| 30 May 2024, Thursday |

Omicron highlights urgency of vaccine equality, including in conflict zones: ICRC

The emergence of the Omicron coronavirus variant has highlighted a global need for COVID-19 vaccine equality, especially in conflict zones, the International Committee of the Red Cross (ICRC) has warned, as countries grapple with the new strain.

Omicron has gained a foothold in Asia, Africa, the Americas, the Middle East and Europe and has reached seven of the nine provinces of South Africa, where it was first identified. Many governments have tightened travel rules to keep the variant out.

Much remains unknown about Omicron, which has been detected in more than two dozen countries, but Esperanza Martinez, the head of the COVID-19 Crisis Management Team at the ICRC, said the variant highlights how vulnerable all nations are when large parts of the world aren’t vaccinated.

“Vaccinating tens of millions of individuals living in conflict zones and other difficult-to-reach locations is an urgent need if we are to end the COVID-19 epidemic,” Martinez said in a statement.

“So yet, just a fraction of vaccinations have reached war zones, where families and whole communities frequently lack access to essential health care services.”

According to the International Committee of the Red Cross, more than 100 million people today live in territories under the full or shifting authority of non-state armed organizations, sometimes placing communities out of reach of vaccination efforts organized by ministries of health.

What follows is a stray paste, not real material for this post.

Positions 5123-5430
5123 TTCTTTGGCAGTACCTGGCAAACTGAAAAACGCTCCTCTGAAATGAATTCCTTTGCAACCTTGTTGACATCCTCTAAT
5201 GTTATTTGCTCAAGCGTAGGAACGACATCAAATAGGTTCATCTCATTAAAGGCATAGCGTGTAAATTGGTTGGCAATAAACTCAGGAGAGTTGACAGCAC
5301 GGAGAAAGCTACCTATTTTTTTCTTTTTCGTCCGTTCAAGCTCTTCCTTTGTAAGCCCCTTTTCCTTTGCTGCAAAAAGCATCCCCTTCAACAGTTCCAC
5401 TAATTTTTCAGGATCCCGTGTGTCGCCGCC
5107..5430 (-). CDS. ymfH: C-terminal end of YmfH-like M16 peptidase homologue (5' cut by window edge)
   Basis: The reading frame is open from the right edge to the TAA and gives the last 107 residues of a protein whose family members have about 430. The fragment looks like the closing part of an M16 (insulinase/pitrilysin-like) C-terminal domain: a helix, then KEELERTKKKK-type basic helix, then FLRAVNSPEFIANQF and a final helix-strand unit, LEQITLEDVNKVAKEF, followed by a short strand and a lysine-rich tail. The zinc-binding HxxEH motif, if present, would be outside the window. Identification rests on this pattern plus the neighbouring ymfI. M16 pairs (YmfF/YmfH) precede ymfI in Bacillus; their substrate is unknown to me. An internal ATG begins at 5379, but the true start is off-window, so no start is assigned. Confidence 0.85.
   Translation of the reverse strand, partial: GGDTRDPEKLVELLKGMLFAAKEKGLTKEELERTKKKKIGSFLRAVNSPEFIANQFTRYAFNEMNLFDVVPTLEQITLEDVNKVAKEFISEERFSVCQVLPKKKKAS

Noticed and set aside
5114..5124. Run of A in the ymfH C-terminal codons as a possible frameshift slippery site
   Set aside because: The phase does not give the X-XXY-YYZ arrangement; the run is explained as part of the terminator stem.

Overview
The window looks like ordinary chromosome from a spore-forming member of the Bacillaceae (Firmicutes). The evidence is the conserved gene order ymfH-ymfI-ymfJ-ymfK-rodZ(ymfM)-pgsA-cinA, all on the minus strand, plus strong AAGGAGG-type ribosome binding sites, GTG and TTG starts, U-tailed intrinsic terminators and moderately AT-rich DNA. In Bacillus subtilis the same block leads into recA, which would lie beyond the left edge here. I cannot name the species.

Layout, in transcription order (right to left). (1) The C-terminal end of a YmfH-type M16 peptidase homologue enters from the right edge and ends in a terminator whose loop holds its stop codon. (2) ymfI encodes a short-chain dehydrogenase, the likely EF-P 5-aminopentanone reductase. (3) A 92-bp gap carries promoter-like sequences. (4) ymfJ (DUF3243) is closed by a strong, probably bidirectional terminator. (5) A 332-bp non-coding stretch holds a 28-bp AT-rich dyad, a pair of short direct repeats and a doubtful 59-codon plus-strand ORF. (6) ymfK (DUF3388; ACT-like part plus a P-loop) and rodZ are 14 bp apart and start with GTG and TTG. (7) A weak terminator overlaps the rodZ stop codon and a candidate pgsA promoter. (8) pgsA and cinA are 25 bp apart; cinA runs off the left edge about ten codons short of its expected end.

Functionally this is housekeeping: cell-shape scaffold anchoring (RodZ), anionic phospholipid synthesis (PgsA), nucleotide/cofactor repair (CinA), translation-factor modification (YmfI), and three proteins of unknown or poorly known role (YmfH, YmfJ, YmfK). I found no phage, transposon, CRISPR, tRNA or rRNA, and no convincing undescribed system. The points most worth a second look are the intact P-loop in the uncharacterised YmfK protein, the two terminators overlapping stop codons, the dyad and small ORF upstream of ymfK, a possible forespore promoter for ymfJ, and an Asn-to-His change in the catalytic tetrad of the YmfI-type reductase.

“How do we get to them?” Martinez inquired. “How can we guarantee that they are not left out of vaccination efforts, perhaps exposing themselves to new COVID variants?” It must be accomplished by a broad, determined, and collaborative effort.”

Martinez explained that the ICRC’s responsibility in this complicated endeavor is to assist health authorities and Red Cross or Red Crescent National Societies in implementing national immunization strategies.

The ICRC also enables vaccines in last-mile regions by facilitating access across frontlines through its neutral, humanitarian work and by assisting with transportation and cold chain logistics.

“Armed wars are unpredictable,” Martinez stated. “Infrastructure and health-care systems are frequently weakened and in poor condition.” Negotiations with armed groups can take time and be delicate. It is tough and sensitive to vaccinate folks in these places. It is, nonetheless, required.”

Vaccination rates in conflict-affected nations are alarmingly low.

Around 1.2 percent of the population in Ethiopia, South Sudan, and Yemen is completely immunized. Somalia has a rate of 3.5 percent, whereas Syria has a rate of 4 percent. According to Our World In Data, the global rate of fully immunized children is 43 percent.

“Omicron’s rapid impact on the world demonstrates how critical it is to raise vaccination rates worldwide to limit the danger to health professionals and communities, as well as the possible appearance of further variations of concern,” Martinez added. “Vaccinating individuals in conflict zones is an essential step toward averting the pandemic.” Detainees and those traveling to other regions must also be vaccinated.”

  • alarabiya